These primary objectives flow through all of the board’s work, starting with the strategic plan, which is the board’s key guiding document.

Some of the specific things that boards are responsible and accountable for:

  • Setting the strategic direction and long-term plans for the school or kura in consultation with their community.
  • Monitoring the board’s progress against its strategic  goals and targets.
  • Monitoring and evaluating student progress and achievement.
  • Overseeing the management of staff, property, finances, curriculum and administration.
  • Ensuring that government priorities are met.
  • Fulfilling the intent of  Te Tiriti o Waitangi by valuing and reflecting New Zealand’s dual cultural heritage.
  • Appointing and supporting the principal including assessment of their performance.
  • Act as good employers to all staff at the school or kura.
What skills do board members need?

School board members are active leaders in their school or kura and need to work well in a team, ask challenging questions and have effective communication skills.

Boards need a balance of skills and experiences to ensure effective processes for consultation, planning, monitoring, reporting and reviewing the school or kura’s performance are in place.

How can you become a school board member?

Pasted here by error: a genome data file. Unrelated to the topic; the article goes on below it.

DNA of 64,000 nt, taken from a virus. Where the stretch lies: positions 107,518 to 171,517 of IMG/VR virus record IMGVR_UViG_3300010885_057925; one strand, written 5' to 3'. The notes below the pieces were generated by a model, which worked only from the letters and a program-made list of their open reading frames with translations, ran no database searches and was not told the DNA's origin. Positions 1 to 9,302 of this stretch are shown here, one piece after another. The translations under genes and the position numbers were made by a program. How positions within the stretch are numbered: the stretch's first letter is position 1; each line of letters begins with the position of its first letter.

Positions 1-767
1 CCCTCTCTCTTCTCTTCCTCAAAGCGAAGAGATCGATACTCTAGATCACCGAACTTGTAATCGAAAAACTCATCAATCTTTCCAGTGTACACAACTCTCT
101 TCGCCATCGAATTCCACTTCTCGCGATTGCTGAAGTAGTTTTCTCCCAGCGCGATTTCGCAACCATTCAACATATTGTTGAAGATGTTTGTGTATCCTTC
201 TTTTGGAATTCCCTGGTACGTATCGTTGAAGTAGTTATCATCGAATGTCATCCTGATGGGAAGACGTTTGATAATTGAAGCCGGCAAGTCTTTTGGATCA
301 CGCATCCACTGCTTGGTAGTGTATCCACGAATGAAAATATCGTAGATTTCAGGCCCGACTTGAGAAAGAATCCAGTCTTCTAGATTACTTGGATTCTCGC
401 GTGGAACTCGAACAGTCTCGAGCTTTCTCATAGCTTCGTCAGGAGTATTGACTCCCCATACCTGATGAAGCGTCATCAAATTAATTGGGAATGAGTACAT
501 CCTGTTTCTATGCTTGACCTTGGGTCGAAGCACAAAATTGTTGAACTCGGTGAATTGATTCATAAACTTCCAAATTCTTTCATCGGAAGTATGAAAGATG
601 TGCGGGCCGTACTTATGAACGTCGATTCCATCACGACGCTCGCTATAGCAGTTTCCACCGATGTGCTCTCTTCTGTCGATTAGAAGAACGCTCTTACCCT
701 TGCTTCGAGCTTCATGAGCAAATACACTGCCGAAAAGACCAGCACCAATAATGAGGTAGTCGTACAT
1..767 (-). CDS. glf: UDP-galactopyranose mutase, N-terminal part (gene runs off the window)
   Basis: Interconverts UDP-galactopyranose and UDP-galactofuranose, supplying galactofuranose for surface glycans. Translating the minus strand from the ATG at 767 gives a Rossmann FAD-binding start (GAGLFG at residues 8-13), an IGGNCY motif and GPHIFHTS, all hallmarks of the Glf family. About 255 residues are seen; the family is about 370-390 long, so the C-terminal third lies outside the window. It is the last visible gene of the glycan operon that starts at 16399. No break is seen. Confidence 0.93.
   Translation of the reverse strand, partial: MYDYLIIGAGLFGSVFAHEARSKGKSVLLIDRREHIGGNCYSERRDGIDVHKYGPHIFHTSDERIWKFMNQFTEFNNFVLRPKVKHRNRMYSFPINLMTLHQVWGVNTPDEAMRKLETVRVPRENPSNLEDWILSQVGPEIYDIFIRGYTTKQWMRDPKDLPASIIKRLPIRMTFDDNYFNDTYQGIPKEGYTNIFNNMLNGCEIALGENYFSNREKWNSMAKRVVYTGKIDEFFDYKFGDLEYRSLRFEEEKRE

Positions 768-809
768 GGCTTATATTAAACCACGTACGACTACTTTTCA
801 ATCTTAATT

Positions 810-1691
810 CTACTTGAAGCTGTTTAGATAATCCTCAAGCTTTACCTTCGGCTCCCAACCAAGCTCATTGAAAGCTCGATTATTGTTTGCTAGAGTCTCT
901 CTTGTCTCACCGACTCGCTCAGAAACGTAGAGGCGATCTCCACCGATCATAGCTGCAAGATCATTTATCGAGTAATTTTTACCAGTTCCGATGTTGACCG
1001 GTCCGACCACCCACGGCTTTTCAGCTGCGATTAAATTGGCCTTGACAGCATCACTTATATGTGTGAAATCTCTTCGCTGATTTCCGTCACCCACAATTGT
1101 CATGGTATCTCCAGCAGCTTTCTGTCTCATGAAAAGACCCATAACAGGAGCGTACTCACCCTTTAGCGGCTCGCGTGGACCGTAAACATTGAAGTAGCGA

School boards need to represent the diversity of their school communities to ensure a well-considered future for all our children. Parents, caregivers and people from the wider community can be nominated for election to a school board. Your school or kura will be happy to help you find out more about standing for election or nominating someone else.

You can also find more information on the school board elections website: Becoming a board member.

Who is on a school board?

The Education and Training Act 2020 specifies the makeup of the board but provides some discretion for the board in determining its total size. This flexibility helps the board ensure its membership reflects the diversity of the community and the skills required for effective governance. 

A school board is made up of:

  • 3–7 elected parent representatives
  • the principal
  • a staff representative
  • a student representative (only in schools with students above year 9)
  • proprietor’s appointees (only in state integrated schools)
  • co-opted board members
  • appointed board members

All board members have:

  • equal voice
  • equal vote
  • equal accountability
  • equal standing

How is a board elected?

School board elections are held every three years. These triennial elections are the biggest democratic event in New Zealand, with schools or kura around the country seeking approximately 12,000 parent representatives. All parents, legal guardians and immediate caregivers of students enrolled full-time in a state | state-integrated school or kura can and are encouraged to vote in the elections for parent representatives.

What help do school boards get?

Te Whakarōputanga provides free advice and support through their governance and employment advisory services and learning and development opportunities. For more information view here.

How does a school board work?